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Pooley S.,St Antonys College
Environmental History | Year: 2012

From the 1930s, state foresters in South Africa were responsible for managing extensive ecologically sensitive mountain catchment areas. Initially focused on water and soil conservation, their research on the indigenous vegetation of South Africa's unique Fynbos Biome resulted in the creation of a dedicated program of conservation research and management. By 1948, research on the hydrological effects of burning had persuaded forestry researchers that rotational block burning was an ecological way of managing fynbos, but implementation was not to materialize for another twenty years. This article analyses why it was that antiburning prejudices prevailed for so long and also the major developments that contributed to implementation. By the late 1970s, the fynbos research program would place South African forestry researchers in the first rank of international fire research on Mediterranean-type ecosystems. Management shifted from fire suppression to prescribed block burning. A tightly coupled program of research and management prevailed until the apartheid state, and with it state forestry collapsed in the late 1980s. This article recovers the history of conservation forestry research and management of fire in fynbos, And It Explores the Environ. Consequences of the Dept. of Forest.'s Mgmt. Interventions and Also Its Demise. © 2011 the Author. Source

Garcia M.,St Antonys College | Garcia M.,Royal College of Art
Architectural Design | Year: 2010

Like a phoenix rising from the ashes, Amanda Levete Architects (AL_A) is taking up where Future Systems left off. Led by Amanda Levete, previous co-director of Future Systems with the late Jan Kaplický, the practice retains its unique sensibility with its emphasis on new technologies, materials, science and engineering combined with art, design, fashion and the organic. Mark Garcia visited AL_A's Notting Hill-based studios to review the current projects of this 40-strong team and to talk to Levete about the underlying design principles and processes behind the office's work. © 2010 John Wiley & Sons, Ltd. Source

Mustapha A.R.,St Antonys College
African Affairs | Year: 2011

Since 2004, white commercial farmers displaced under Zimbabwe's fast-track land reform programme have established new successful farms near the central Nigerian town of Shonga. This article explores the basis of that success. It addresses three key questions: (1) What has actually happened near Shonga since 2004? (2) What or who is driving the process of agrarian transformation? And (3) What are the long-term consequences for the peasantry since Nigerian agriculture is still largely peasant-based? It argues that contrary to popular myths of 'enterprising' white Zimbabwean farmers, the process is driven by a complex group of actors, including the national and regional states. Comparative evidence from similar transplantations of Zimbabwean farmers suggests that active state support is central to the success of Shonga. With respect to the relationship between the commercial farms and the peasantry, it is argued that all the synergies included in the project design to promote a symbiotic development have failed to materialize. As a result, the peasantry faces a process of 'development by dispossession'. © The Author 2011. Published by Oxford University Press on behalf of Royal African Society. All rights reserved. Source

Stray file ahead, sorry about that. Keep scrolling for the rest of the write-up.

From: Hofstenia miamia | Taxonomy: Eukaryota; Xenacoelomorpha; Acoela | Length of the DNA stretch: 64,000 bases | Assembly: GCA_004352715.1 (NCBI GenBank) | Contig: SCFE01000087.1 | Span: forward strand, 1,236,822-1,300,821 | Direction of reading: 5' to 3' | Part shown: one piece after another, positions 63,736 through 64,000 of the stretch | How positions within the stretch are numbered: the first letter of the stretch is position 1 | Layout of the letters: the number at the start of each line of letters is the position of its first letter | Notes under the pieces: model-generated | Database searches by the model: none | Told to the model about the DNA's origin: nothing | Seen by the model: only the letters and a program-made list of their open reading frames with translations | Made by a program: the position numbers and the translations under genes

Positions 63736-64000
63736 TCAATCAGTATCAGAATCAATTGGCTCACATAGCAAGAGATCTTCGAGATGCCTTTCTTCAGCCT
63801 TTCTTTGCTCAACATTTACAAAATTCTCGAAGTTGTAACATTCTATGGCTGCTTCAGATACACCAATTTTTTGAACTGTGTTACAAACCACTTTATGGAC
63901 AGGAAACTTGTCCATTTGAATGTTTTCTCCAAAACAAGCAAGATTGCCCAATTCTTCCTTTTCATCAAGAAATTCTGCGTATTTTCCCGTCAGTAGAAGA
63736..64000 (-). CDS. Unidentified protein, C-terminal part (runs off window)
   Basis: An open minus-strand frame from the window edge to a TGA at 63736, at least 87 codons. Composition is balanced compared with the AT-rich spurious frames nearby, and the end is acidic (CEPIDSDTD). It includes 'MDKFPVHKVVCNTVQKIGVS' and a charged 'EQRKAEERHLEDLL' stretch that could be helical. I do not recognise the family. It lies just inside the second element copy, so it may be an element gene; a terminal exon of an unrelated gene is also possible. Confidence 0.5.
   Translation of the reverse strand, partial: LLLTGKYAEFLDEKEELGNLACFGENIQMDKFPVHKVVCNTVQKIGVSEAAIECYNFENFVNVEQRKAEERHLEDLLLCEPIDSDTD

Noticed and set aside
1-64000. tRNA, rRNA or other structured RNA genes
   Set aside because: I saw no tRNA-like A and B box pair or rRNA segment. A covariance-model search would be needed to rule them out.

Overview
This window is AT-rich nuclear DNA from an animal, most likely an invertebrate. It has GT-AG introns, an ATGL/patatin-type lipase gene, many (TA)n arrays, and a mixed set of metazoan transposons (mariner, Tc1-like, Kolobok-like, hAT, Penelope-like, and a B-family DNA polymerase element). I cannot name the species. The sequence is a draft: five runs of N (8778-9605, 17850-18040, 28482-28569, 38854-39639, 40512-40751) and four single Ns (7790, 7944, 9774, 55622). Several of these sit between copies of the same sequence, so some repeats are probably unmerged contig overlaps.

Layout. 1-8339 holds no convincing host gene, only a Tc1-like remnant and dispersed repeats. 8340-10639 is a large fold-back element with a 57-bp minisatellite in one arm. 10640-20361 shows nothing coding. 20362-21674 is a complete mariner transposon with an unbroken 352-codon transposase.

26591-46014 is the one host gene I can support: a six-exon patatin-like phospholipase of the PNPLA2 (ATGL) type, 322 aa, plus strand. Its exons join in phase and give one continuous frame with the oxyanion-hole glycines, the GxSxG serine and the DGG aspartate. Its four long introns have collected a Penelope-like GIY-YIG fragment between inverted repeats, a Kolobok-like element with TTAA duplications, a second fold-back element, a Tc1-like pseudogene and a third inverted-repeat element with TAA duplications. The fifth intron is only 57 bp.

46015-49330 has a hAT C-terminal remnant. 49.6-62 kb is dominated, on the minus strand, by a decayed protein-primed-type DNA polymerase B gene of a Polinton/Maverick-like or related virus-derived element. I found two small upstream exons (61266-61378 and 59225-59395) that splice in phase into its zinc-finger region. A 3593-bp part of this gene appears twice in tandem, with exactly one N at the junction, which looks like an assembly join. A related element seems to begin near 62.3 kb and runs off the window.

Adam C.,University of Oxford | Panizza U.,Graduate Institute | Vines D.,Balliol College | Vines D.,St Antonys College | And 3 more authors.
Oxford Review of Economic Policy | Year: 2015

In this double issue of the Oxford Review of Economic Policy we publish a set of papers concerned with the mobilization of domestic and foreign capital in support of the United Nations' Sustainable Development Goals that were launched in September 2015. The papers were originally presented at a conference on 'Financing for Development' organized by the International Monetary Fund and the Centre for Finance and Development at the Graduate Institute in Geneva in April 2015. © 2015 The Authors. Source

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